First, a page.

"That's a nice-a donut."
Monday, August 28, 2006
Cache is one of those films with a lot of promise, but ultimately fails to deliver on any of those promises. To take an obvious cliche, it has a lot of bark but no bite. The French language movie, from writer-director Michael Hanecke, opens with a still shot on a sleepy French residential street one morning. Cars are parked on the street, and a couple people pass by here and there as the city begins to awaken. We soon learn that this scene is being videotaped, and a tape ends up on the doorstep of Georges (Daniel Auteuil) and Anne Laurent (Juliet Binoche). There are millions of possibilities at this point; and one is quick to wonder what in the world is going on and where will Hanecke take us?
Things begin to get scarier for Georges and Anne as more tapes begin to show up at their place. Later, some strange drawings are sent. The stalker is obviously a very sick (and potentially dangerous) person; there is no telling what they might get next. A few scenes even appeared to be "live" but were later revealed to be video, adding another dimension to the mystery. The frightening crises reveal some cracks in the marriage, which leads to some tense shouting matches, filled with accusations that the one lacks trust in the other, and so on and so forth.
The film begins to choke when it goes into these dull lapses in marital and family conflict. But the movie is good when it focuses on the stalking with its mysterious tapes, mail, and even phone calls. I especially liked the repetition of showing outdoor locations such as their street and house exterior, and the use of rewinding and fast-forwarding the tapes. These elevate a simple drama into adventure territory (temporarily at least...). The performances from the leads are solid, and Binoche of course always elevates the French films she is in, though perhaps that just owes to the familiarity from her role in hit Chocolat from a few years back.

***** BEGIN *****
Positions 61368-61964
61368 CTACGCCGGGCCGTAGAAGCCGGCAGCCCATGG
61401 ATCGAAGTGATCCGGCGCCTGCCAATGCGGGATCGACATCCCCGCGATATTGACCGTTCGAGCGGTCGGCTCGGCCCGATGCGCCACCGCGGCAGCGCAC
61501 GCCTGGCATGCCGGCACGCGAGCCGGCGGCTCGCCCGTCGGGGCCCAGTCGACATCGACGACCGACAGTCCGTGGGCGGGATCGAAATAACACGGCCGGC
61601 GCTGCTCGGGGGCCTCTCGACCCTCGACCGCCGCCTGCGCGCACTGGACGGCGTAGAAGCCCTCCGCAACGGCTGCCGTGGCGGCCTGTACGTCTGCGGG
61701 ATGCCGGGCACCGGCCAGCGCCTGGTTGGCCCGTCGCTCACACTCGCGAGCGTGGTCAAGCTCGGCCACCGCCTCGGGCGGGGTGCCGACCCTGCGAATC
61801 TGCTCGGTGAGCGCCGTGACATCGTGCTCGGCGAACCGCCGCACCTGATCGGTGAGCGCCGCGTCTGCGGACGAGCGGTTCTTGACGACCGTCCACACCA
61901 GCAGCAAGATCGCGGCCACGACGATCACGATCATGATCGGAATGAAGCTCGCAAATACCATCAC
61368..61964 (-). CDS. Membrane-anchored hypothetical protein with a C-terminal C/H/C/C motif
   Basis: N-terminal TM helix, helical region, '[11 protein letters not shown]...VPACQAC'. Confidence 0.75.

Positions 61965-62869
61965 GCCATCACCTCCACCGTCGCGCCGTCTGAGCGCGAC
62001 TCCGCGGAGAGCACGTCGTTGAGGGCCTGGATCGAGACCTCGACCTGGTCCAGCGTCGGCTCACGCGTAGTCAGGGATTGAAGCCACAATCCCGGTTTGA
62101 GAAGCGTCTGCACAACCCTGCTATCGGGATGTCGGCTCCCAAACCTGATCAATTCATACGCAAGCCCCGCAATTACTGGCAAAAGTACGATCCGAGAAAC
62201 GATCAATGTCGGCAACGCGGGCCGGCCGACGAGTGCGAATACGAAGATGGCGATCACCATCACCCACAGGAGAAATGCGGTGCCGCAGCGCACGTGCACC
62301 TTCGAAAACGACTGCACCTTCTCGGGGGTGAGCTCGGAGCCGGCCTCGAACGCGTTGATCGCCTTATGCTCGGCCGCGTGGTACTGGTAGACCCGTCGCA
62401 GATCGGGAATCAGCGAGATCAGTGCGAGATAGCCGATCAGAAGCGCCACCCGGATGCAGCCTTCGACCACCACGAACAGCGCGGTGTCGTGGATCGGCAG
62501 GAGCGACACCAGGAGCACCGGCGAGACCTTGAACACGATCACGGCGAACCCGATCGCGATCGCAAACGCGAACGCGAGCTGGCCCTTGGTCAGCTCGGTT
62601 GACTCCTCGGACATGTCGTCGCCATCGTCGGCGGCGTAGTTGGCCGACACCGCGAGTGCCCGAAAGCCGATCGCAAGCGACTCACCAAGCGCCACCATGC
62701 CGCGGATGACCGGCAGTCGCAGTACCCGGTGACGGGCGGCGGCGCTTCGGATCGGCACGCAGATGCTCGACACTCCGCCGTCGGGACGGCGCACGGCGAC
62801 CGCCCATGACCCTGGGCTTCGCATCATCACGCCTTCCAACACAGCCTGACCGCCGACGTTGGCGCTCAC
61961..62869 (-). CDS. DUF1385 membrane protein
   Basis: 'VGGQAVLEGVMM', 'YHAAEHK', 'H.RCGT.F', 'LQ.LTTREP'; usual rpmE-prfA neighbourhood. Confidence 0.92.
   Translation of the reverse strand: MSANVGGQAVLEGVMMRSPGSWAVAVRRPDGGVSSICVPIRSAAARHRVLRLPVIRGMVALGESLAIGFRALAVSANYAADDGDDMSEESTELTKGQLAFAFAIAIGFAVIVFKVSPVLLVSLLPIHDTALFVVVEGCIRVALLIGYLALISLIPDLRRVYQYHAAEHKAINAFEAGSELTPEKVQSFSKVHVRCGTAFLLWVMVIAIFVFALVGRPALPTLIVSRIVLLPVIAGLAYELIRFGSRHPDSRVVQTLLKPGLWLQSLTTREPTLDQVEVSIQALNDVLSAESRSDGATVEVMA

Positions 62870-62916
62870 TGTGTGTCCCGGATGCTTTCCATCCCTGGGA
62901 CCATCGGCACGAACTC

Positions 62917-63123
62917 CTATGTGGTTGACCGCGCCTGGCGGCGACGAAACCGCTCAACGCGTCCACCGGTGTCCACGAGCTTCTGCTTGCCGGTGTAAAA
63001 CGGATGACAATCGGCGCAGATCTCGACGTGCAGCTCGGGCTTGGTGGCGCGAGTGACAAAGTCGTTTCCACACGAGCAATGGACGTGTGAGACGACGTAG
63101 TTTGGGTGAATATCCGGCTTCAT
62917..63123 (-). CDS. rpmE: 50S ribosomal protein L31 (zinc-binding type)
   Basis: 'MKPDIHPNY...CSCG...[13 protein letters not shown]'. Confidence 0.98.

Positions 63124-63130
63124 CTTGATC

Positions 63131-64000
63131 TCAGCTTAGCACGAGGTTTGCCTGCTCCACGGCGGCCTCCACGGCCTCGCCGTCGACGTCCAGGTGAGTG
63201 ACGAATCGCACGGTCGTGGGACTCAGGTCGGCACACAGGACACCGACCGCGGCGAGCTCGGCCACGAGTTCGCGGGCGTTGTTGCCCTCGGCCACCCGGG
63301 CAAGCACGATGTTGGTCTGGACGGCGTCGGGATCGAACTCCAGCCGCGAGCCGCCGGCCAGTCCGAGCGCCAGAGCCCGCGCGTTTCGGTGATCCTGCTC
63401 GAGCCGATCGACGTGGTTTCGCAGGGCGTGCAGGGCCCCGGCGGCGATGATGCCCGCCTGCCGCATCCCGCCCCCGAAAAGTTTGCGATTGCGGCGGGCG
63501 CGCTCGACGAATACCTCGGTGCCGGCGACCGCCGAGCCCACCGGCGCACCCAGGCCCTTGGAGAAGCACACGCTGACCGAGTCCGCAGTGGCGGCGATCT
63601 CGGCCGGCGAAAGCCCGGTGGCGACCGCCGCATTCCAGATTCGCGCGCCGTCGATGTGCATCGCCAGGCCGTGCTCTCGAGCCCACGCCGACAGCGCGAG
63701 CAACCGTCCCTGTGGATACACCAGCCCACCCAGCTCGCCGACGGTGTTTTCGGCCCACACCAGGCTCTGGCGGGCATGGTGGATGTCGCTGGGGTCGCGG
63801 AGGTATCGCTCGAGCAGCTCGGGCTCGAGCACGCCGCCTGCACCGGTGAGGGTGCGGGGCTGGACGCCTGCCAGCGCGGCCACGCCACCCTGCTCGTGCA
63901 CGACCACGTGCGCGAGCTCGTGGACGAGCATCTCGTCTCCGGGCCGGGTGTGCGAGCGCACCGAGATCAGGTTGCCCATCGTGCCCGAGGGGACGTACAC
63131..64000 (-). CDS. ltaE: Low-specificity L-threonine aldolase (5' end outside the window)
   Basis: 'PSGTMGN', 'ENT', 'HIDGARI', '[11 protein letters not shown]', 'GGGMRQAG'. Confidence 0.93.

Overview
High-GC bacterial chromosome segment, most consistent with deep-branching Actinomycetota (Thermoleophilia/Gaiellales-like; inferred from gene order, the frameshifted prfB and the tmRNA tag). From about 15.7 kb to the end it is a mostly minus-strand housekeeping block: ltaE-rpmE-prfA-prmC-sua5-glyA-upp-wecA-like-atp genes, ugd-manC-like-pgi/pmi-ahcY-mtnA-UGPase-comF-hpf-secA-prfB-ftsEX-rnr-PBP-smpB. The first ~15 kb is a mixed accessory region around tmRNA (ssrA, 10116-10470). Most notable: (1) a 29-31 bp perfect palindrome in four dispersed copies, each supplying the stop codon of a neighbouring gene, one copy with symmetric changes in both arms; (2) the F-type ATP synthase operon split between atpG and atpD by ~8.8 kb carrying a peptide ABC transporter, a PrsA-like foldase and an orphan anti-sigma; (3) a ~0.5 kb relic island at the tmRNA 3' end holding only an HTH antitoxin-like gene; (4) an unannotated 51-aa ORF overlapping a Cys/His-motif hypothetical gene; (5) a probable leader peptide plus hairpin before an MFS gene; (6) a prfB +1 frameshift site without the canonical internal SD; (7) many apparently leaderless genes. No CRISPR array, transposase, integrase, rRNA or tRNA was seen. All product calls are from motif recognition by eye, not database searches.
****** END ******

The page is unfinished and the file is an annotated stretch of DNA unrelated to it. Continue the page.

However, the promise of the adventure is nullified by a final act that provides nothing, but one lightning-fast shock scene that quickly dissipates. The truth behind the Laurent's stalker is related to an obscure event from Georges' past, and perhaps even stretches back to the French-Algerian conflict. Or does it? The story is too vague for its own good. The film's title, translated as "Hidden" in English, becomes both its strength and major weakness, though the payoff is probably rewarding if you are willing to search for it.
The Verdict: C.
Michael Bentley 1:53 PM